In the straight braking zones, like into the final turn, I don't know if it's 11, or 12 or whichever it is, but it's fantastic. It really gets into that corner good. Of course you have that tight hairpin and the car really doesn't want to rotate through there. So you get a lot of wheel spin, just a lot less grip and I think you just have to be a little more patient with this car than you did with the old car.

Q. I interviewed Carl Edwards won after he took a Blue Angels ride, and I think Carl rides airplanes; are you a pilot?
JEFF GORDON: I'm not a pilot. Obviously do a lot of flying but not up in the cockpit. I enjoy my time trying to get work done or rest in the back of the plane, and I have flown with the blue angels, and I can honestly say that after that experience, it pretty much encouraged me even more to not be a pilot. (Laughing).

Q. Had an opposite effect?
JEFF GORDON: It did. It did. I think if I would ever want to fly anything, I would want to fly a helicopter because I think they are cool and they can land just about anywhere. But there's a lot of work that goes into it and especially nowadays, being a dad, just don't have the time to put in the training as well as the schooling that it takes to do it well.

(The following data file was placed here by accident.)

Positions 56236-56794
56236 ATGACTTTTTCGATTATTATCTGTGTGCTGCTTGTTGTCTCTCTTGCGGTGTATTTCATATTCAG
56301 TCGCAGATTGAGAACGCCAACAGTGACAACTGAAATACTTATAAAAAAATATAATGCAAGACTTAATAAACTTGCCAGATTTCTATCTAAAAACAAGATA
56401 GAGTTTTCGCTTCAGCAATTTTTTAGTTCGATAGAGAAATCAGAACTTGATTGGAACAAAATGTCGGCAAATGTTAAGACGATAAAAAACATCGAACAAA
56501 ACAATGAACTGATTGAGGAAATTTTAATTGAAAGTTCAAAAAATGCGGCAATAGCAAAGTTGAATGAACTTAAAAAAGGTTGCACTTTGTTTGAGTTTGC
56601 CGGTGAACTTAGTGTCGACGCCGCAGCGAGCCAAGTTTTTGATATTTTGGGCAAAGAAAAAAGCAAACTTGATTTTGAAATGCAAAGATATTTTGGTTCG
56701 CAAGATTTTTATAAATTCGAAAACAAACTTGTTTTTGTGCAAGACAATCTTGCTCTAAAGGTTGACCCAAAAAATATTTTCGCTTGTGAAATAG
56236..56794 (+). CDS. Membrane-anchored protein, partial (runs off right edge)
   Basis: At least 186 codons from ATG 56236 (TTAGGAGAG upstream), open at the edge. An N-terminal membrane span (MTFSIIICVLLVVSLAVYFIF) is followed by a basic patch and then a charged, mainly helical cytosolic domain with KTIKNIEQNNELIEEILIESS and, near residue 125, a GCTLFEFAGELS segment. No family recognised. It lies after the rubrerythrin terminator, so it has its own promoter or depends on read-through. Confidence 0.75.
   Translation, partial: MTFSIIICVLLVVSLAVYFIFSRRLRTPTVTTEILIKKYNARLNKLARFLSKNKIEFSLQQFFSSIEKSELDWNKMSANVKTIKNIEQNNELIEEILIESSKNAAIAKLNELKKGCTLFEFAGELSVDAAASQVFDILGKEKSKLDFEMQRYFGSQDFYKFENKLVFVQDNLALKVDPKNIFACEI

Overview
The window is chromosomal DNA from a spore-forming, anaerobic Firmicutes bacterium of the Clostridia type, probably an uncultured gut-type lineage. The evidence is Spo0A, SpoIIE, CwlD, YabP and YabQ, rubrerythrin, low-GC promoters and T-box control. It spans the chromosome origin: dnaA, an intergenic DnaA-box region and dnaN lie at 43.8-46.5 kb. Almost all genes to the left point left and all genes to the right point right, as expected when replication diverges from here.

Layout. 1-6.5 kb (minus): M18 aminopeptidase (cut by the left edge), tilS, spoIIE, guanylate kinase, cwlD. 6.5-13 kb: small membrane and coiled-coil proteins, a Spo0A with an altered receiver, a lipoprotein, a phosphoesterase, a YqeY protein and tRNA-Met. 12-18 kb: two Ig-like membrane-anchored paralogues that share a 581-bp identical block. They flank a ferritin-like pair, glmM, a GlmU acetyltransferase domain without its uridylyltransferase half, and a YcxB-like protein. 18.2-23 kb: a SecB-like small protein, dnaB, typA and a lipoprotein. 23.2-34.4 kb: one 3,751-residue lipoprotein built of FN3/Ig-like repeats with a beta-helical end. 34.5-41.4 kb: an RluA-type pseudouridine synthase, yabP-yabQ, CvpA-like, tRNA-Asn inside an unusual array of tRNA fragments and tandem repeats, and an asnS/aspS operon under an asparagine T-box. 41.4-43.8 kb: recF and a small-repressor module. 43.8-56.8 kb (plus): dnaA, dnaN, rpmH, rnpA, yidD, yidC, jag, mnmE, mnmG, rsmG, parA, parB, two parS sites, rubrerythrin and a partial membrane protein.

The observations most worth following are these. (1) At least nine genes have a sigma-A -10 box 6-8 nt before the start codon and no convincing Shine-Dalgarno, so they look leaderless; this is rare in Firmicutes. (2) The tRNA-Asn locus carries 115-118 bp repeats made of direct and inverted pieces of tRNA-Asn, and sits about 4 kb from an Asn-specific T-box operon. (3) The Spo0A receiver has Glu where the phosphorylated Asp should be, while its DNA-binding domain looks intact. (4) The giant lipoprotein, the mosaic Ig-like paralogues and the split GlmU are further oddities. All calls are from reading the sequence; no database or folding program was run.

Q. A lot of NASCAR guys fly, I know that, so you're not into that yet?
JEFF GORDON: No. I don't know if I ever will be. It's just one of those things. I enjoy traveling. I enjoy experiencing new places but as far as me being the one to fly to get us there, just haven't -- I haven't gotten the bug.

Q. That's one way to go fast.
JEFF GORDON: Yeah.

Q. Is fatherhood pretty much everything you expected it to be?
JEFF GORDON: I don't know if you really know what to expect. You know, I think that the whole thing is overwhelming from the moment that you see your first sonogram, I think that it's just an experience that you can't describe until you go through it, and then all of a sudden when the baby is born, you know, that emotion and that feeling that you get, responsibility and being proud and excited, you know, just there are not word that really describe it. And then you sort of get initiated into a club. It's an elite club and only people who are parents that can understand it and are a part of it, and it's very special. It's a lot of hard work.
I have a whole new appreciation for my parents and all of the parents that are out there because even the luxuries that I'm able to have, it is one of the toughest things. It's the toughest thing that I have ever been a part of, but at the same time, the most gratifying and exciting thing I've ever been a part of.

Q. How did Dale Senior feel about road course racing at Sonoma? I guess it took awhile for him to warm up to it. Is he a fan?